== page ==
Greece Bans Protests Amid Turkish PM Ahmet Davutoğlu’s Visit
Athens is bracing for a tense weekend after the Greek government banned protests during the two-day official visit of Turkish Prime Minister Ahmet Davutoğlu.
Turkish Prime Minister Davutoğlu will head a large delegation of ministers who will attend the Greek-Turkish High-Level Cooperation Council in Athens.
After the Turkish teenager Berkin Elvan died in March following nearly nine months in a coma due to injuries sustained after being hit by a police tear gas canister during the Gezi protests, many Greek protesters commemorated him by carrying his picture alongside one of Grigoropoulos which coincides with commemorations for the 2008 murder of teenager Alexis Grigoropoulos on Dec. 6 The story of both teenagers killed in similar circumstances at the same age became the symbols of the muscled police crackdowns of protesters in both countries.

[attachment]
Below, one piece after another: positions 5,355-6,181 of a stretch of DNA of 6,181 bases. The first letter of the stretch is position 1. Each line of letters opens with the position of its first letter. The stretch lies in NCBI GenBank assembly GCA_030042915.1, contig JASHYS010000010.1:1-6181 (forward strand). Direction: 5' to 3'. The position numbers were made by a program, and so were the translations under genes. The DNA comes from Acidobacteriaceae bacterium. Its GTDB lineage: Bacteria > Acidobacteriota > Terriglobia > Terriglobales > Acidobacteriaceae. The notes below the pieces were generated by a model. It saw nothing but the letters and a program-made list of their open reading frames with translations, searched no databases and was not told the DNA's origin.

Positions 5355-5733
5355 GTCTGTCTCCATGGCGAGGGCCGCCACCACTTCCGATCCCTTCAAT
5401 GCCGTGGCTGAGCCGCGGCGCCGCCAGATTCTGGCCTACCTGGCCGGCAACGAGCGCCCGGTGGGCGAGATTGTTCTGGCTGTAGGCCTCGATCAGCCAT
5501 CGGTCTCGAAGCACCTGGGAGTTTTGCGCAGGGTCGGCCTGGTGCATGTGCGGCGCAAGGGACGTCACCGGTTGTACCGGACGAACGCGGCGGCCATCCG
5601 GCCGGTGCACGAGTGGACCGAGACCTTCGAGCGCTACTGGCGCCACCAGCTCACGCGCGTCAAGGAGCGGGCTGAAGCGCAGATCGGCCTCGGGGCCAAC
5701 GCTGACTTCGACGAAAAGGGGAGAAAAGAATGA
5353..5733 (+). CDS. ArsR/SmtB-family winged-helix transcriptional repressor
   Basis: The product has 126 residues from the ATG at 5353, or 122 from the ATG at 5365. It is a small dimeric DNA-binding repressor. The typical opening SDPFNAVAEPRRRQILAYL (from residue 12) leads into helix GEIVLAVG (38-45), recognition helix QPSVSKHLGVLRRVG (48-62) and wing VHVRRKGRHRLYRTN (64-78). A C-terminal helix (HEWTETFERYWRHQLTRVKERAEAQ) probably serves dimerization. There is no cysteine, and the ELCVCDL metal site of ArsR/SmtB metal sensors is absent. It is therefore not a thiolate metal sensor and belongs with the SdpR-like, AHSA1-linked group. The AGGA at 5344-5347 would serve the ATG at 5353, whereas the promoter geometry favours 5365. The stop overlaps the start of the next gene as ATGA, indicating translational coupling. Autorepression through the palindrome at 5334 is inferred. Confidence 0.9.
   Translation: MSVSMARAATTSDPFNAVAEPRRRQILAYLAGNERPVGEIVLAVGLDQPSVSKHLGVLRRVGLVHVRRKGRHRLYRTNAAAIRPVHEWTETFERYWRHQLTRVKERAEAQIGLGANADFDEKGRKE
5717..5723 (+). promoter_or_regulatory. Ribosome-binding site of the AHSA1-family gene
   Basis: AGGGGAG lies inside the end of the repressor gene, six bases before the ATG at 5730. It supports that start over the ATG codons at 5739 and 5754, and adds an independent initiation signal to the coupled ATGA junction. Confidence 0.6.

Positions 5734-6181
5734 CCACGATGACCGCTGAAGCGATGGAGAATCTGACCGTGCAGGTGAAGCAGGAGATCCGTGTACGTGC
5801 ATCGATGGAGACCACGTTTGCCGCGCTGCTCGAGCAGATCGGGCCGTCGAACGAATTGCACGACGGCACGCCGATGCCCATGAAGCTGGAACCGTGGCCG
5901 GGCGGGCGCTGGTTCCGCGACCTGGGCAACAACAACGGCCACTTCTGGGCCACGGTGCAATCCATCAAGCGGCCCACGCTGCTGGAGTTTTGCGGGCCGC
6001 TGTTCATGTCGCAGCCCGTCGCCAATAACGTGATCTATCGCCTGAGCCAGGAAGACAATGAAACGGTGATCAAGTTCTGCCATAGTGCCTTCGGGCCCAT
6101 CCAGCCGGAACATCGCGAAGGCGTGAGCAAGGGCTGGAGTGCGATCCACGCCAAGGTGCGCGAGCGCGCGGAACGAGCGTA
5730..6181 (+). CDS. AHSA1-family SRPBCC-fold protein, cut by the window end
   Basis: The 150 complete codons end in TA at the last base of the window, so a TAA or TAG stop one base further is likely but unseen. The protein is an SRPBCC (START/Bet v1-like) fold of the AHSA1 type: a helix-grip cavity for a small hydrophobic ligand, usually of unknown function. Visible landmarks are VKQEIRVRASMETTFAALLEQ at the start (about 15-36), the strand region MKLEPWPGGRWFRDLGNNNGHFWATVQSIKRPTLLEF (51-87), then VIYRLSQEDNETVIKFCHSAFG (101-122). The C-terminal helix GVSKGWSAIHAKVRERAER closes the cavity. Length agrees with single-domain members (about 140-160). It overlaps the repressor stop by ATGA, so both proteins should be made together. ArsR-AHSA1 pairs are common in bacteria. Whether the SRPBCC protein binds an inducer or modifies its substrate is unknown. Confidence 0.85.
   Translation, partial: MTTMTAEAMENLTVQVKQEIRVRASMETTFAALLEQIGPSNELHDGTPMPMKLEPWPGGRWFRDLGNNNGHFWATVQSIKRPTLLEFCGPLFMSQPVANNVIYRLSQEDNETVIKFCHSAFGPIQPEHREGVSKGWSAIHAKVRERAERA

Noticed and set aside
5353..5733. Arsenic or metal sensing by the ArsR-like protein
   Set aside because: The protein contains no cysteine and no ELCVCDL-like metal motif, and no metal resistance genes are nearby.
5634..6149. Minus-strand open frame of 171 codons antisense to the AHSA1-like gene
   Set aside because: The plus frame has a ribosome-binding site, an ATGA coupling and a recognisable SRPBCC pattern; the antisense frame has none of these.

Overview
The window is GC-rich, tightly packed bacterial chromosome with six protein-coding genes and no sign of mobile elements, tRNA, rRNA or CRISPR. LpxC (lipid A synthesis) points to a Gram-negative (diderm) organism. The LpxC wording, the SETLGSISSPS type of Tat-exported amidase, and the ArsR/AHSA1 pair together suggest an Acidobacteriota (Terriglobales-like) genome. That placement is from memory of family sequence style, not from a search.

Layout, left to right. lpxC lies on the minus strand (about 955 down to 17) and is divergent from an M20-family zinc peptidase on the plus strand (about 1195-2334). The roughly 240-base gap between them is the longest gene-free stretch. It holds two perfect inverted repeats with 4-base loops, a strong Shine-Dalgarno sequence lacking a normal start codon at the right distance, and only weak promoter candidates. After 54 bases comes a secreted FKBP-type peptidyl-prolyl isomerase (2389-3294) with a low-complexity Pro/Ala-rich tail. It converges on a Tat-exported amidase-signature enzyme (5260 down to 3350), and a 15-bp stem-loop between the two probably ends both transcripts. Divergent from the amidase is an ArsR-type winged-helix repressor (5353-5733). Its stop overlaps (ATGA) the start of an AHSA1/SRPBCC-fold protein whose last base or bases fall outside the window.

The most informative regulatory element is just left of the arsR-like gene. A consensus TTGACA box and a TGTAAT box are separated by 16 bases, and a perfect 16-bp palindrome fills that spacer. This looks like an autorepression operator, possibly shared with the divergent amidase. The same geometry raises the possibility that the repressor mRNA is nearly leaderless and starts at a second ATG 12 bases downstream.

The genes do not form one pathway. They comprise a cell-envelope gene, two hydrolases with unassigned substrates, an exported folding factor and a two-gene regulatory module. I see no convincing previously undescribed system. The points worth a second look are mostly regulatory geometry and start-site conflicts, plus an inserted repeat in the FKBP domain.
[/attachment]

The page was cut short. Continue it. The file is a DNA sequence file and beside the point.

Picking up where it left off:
The 15-year-old Grigoropoulos was killed by a shot to the chest during an evening patrol during mass protests in Greece in 2008. Protesters say the innocent boy was killed by police, while the police claims acting in self-defense after a group of youths attacked officers.
Hundreds of Greeks attend the commemoration of Grigoropoulos’ killing every year.
Greek media says the ban will be imposed along the routes that Davutoğlu is expected to take during his visit, including the iconic Syntagma Square, which, just like Taksim Square in Istanbul, became the center of anti-government protests.
Despite the ban, student protests are scheduled outside the Athens University.
Davutoğlu is scheduled to arrive in Greece on the afternoon of Dec. 5.